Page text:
A Short History of Dissent
by Ralph Young
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Pub Date 09 Jan 2024 | Archive Date Not set
A concise history that proves that dissent is patriotic
The history of America is a history of dissent. Protests against the British Parliament’s taxation policies led to the American Revolution and the creation of the United States. At the Constitutional Convention the founders put the right to protest in the First Amendment of the Bill of Rights. In the nineteenth century, dissenters protested against the War of 1812 and the Mexican War, they demanded the abolition of slavery, suffrage for women, and fair treatment for workers. In the twentieth century, millions of Americans participated in the Civil Rights Movement, the antiwar movement, and second-wave feminism. In the twenty-first century, hundreds of thousands protested the war in Iraq, joined the 2011 Occupy movement, the 2017 Women’s March, and the 2020 Black Lives Matter uprisings. The crowds grew larger than ever, but the sentiments expressed were familiar. There have been dissenting Americans for as long as there has been an America.
In American Patriots, historian Ralph Young chronicles the key role dissent has played in shaping the United States. He explains that activists are not protesting against America, but pushing the country to live up to its ideals. As he guides the reader through the history of protest, Young considers how ordinary Americans, from moderates to firebrands, responded to injustice. He highlights the work of organizations like SNCC and ACT UP, and he follows iconic individuals like Ida B. Wells-Barnett and Woody Guthrie, charting the impact of their dissent. Some of these protesters are celebrated heroes of American history, while others are ordinary people, frequently overlooked, whose stories show that change is often accomplished through grassroots activism.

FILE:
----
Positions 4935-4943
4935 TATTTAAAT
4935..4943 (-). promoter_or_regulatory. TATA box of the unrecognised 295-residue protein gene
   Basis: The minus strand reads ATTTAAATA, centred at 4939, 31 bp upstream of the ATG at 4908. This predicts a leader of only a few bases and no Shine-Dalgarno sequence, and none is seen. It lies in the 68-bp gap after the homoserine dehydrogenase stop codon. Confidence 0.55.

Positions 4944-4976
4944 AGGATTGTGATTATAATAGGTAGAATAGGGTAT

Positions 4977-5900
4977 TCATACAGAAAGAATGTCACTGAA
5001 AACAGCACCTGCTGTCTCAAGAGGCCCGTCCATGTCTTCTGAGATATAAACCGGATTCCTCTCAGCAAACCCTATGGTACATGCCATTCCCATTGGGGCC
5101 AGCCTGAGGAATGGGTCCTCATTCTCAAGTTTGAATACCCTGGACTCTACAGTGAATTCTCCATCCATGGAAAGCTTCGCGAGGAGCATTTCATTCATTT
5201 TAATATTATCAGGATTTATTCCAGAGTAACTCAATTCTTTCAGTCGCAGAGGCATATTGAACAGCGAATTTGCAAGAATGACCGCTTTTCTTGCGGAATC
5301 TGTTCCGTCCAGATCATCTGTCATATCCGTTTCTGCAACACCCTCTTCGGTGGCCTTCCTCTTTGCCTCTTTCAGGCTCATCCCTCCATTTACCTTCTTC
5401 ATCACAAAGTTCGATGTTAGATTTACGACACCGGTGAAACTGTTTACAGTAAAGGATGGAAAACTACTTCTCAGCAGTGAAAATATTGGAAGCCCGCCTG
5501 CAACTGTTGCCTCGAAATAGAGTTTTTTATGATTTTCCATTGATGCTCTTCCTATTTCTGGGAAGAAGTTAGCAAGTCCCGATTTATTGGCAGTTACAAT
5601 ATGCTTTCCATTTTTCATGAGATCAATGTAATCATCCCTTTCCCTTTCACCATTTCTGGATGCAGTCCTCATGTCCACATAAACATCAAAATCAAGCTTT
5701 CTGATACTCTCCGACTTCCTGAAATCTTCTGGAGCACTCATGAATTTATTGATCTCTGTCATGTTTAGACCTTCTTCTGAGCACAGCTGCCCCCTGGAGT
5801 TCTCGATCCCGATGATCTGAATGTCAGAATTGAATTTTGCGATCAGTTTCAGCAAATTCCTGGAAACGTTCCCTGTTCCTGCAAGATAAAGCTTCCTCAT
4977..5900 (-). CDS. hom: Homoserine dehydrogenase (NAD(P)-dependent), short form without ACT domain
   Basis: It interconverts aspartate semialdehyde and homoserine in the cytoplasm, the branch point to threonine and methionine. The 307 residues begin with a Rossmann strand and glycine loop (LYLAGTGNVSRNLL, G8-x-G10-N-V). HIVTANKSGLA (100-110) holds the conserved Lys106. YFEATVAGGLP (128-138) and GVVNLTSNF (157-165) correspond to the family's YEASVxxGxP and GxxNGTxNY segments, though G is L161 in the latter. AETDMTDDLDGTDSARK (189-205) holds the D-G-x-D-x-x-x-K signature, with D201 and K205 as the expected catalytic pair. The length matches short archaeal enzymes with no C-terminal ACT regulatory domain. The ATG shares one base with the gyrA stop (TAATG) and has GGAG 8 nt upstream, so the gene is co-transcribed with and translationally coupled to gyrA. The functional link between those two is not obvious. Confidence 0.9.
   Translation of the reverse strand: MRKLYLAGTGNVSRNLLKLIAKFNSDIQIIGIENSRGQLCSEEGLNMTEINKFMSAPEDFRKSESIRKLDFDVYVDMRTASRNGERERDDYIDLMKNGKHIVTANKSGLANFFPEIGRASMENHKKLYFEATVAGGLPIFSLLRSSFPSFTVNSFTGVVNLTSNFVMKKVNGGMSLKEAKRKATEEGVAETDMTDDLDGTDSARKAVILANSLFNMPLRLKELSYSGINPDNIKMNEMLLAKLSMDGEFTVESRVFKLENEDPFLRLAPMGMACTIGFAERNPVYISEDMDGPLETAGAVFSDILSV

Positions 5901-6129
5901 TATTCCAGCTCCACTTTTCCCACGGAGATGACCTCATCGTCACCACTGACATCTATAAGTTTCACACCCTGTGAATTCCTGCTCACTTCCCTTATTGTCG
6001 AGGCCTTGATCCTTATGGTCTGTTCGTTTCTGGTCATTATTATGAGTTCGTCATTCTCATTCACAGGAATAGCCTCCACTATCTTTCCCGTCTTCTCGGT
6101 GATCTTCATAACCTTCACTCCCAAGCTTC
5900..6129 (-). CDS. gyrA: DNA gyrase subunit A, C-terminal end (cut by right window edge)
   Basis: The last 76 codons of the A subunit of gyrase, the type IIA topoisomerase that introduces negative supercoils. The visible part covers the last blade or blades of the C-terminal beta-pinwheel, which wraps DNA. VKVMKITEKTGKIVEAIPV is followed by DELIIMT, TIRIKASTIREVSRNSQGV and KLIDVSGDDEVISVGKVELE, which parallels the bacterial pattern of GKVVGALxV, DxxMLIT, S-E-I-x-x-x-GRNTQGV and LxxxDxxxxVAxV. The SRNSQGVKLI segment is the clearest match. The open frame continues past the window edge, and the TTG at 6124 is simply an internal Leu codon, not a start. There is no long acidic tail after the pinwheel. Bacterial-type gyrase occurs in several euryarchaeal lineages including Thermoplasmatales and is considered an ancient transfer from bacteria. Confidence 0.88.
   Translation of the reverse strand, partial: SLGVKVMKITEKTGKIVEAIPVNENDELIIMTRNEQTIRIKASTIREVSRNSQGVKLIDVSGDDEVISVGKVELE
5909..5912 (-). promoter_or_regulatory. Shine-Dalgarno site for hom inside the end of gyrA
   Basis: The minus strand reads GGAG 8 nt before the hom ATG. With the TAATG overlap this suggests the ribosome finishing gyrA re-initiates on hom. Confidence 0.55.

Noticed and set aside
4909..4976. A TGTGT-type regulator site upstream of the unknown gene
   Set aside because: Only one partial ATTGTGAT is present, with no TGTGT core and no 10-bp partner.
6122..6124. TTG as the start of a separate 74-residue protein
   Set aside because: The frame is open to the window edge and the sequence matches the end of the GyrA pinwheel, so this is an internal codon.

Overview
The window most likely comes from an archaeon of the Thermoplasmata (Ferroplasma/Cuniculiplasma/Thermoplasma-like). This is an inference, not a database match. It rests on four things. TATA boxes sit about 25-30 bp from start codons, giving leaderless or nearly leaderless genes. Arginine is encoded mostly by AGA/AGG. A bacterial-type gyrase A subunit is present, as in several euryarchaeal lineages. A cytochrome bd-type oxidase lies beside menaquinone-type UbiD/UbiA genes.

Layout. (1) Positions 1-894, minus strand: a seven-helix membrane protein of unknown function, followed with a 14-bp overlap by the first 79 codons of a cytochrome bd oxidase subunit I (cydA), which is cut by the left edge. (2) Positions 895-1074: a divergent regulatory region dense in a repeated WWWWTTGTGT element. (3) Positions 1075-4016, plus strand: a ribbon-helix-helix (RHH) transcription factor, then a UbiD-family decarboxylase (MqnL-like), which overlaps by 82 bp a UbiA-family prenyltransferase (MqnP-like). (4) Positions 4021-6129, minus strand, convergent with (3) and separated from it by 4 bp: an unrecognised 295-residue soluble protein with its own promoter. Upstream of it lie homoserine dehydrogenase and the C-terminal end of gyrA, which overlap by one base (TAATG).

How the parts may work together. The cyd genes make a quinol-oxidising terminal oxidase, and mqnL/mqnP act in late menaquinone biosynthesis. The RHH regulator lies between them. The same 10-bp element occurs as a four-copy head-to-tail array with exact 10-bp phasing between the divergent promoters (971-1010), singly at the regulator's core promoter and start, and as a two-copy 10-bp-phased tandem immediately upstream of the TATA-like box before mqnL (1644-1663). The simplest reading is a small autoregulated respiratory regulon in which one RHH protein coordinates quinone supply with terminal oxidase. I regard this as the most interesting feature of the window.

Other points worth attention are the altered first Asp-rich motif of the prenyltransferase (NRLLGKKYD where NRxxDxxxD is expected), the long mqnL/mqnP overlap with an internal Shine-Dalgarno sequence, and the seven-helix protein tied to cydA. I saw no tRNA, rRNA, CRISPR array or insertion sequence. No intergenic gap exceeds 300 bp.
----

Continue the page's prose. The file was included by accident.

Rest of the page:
Yet not all dissent is equal. In 2021, thousands of rioters stormed the US Capitol, and Americans on both sides of the aisle watched the destruction with horror. American Patriots contrasts this attack with the long history of American protest, and challenges us to explore our definition of dissent. Does it express a legitimate grievance or a smokescreen for undermining democracy? What are the limits of dissent? Where does dissent end and sedition begin?
In a time when legitimate dissent is framed as unpatriotic, Young reminds us of the dissenters who have shaped our country’s history. American Patriots is a necessary defense of our right to demand better for ourselves, our communities, and our nation.